Friday, July 27, 2018

The Atacama Desert Alien

Some time back, when all this broke about the Atacama Desert skeleton, I learned that some seven percent of the DNA had not been identified. The other 93% was human. I didn’t want to draw a conclusion then, about this, because, well, all the evidence wasn’t
Dr. Steven Greer
Photo copyright by
Kevin Randle
in. Oh, it was fairly conclusive, but I thought, since additional testing is being scheduled, we could wait until all that testing was done.

Yes, I have seen most of Dr. Steven Greer’s documentary, Sirius, but I walked out somewhat early, when it began to delve into the MJ-12 hoax, suggesting that MJ-12 was a real committee. MJ-12 was hiding the proof that aliens were real and had crashed one of their craft near Roswell. Don’t forget, that same document claimed another crash near the Texas – Mexico border was also real but it turned out to be a hoax. I have reviewed that information on numerous occasions on this blog.

Now, it seems that we have the final word about the Atacama Desert being, and it doesn’t suggest alien. A referred scientific paper just published answers the questions about the tiny being. You can read it here:

The abstract for the paper tells us about the topic and some of the information to be revealed. It said:

Here we evaluate Bhattacharya et al.’s (2018) recent paper “Whole-genome sequencing of Atacama skeleton shows novel mutations linked with dysplasia” published in Genome Research. In this short report, we examine the hypothesis that the so-called “Atacama skeleton” has skeletal abnormalities indicative of dysplasia, critique the validity of the interpretations of disease based on genomic analyses, and comment on the ethics of research on this partially mummified human foetus. The current paper acts as a case study of the importance of using an anthropological approach for aDNA research on human remains. A critical evaluation of the ethically controversial paper by Bhattacharya et al. highlights how an understanding of skeletal biological processes, including normal and abnormal growth and development, taphonomic processes, environmental context, and close attention to ethical issues of dealing with human remains, is vital to scientific interpretations. To this end, close collaboration with palaeopathologists and local archaeologists through appropriate peer-reviewed journals will add to the rigour of scientific interpretation and circumvent misinterpretation.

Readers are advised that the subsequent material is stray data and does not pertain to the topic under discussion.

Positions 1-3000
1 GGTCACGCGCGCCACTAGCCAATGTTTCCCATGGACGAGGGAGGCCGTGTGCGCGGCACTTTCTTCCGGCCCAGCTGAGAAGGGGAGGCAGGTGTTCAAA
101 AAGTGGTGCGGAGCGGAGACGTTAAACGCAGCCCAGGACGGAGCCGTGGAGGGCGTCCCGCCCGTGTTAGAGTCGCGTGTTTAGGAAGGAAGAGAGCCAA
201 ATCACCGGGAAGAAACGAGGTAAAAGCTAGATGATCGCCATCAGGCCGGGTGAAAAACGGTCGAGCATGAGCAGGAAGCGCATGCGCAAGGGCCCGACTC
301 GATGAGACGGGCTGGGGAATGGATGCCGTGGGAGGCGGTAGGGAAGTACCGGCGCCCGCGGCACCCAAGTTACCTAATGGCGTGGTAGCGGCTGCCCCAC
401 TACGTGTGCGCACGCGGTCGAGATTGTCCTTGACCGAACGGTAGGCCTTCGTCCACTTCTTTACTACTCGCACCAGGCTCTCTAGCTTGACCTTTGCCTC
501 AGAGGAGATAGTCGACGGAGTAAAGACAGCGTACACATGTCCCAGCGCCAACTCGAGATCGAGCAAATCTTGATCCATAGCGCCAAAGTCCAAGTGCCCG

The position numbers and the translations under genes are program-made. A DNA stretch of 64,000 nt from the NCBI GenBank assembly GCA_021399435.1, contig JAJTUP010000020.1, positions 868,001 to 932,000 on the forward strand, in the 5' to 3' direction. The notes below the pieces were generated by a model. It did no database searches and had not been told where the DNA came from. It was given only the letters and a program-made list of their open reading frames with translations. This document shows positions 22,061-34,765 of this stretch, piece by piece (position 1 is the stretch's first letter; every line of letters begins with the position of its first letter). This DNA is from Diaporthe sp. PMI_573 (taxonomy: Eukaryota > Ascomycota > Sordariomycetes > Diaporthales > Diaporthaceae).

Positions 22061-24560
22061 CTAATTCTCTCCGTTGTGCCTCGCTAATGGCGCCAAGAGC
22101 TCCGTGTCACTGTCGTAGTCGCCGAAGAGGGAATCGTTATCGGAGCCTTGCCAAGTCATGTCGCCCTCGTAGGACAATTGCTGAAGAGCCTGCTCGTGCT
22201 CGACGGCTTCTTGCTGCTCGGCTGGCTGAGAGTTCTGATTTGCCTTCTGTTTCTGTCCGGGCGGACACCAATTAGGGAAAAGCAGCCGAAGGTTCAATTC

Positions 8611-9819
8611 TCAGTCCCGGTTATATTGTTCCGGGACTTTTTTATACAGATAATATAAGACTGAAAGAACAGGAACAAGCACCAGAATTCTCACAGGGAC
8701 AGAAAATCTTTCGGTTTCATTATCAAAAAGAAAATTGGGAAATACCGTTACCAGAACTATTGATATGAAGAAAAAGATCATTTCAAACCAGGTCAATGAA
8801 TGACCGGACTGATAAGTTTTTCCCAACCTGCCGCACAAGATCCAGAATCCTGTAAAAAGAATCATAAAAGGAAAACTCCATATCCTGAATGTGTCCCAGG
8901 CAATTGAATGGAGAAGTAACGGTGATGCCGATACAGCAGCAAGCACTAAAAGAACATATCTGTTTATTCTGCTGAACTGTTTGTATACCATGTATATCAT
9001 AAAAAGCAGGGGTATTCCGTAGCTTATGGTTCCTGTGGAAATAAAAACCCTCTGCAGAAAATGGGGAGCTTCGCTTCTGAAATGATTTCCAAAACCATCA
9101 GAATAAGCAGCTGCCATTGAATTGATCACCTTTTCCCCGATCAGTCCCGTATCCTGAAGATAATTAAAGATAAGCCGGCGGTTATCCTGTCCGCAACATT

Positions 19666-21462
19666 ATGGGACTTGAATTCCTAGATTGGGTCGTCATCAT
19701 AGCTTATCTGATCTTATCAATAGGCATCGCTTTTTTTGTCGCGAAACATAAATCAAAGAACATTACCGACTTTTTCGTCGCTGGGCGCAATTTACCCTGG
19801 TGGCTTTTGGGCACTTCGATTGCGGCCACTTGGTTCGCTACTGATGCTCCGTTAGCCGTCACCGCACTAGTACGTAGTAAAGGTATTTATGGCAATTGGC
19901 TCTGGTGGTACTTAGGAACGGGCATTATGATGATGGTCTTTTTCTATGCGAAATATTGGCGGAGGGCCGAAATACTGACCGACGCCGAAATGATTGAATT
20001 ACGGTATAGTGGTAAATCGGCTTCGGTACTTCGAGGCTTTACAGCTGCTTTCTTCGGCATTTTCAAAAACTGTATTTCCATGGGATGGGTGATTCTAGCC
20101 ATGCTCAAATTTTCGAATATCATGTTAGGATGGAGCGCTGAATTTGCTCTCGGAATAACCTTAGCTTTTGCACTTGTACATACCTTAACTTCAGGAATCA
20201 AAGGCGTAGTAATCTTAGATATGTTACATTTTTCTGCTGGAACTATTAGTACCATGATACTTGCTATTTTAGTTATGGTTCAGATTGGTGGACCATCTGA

There are a series of conclusions about the study and what they found during their research. I’m not going to publish them all here because you can read that for yourself. I will note, however:

Close collaboration with archaeologists and/or palaeopathologists is a vital part of informed scientific research on human remains from the past. A nuanced understanding of skeletal biological processes and environmental context is essential for accurate scientific interpretation and for acting as a check on the ethics and legality of such research. Unfortunately, there was no scientific rationale to undertake genomic analyses of Ata because the skeleton is normal, the identified genetic mutations are possibly coincidental, and none of them are known to be strongly associated with skeletal dysplasias that would affect the phenotype at this young age. We caution DNA researchers about getting involved in cases that lack clear context and legality, or where the remains have resided in private collections. In the case of Ata, costly and time-consuming scientific testing using whole genome techniques was unnecessary and unethical.
I, of course, would hope that this would close the book on this controversy, but nothing in the UFO field ever goes away. Remember the Alien Autopsy? There are those who believe that some of it, or
Creation of the alien for the autopsy.
all of it, is real. Doesn’t matter that the men who created the hoax have admitted it. Doesn’t matter that we have photographs of them putting the alien together. Doesn’t matter that we have drawings of what they were going to do. There are people who will never let go.

So, I’m sure it well be the same here. No matter what the scientific research says, no matter the qualifications of those conducting the research have, the refrain will always be, “Government conspiracy to hide the truth.” This matter should be closed now, but we all know what will happen. The truth will be buried under a pile of crap because “I want to believe.”

Wednesday, July 25, 2018

Thomas DuBose and the Switched Roswell Debris

Let’s chase a footnote or two, something we haven’t done for a while. I was reading a paper that was discussing the debris displayed on the floor in Brigadier General Roger Ramey’s office. Photographs of the debris were found decades ago and some of the
Brigadier General Roger Ramey and
Thomas DuBose (seated) looking at
the material on the floor in
Ramey's office.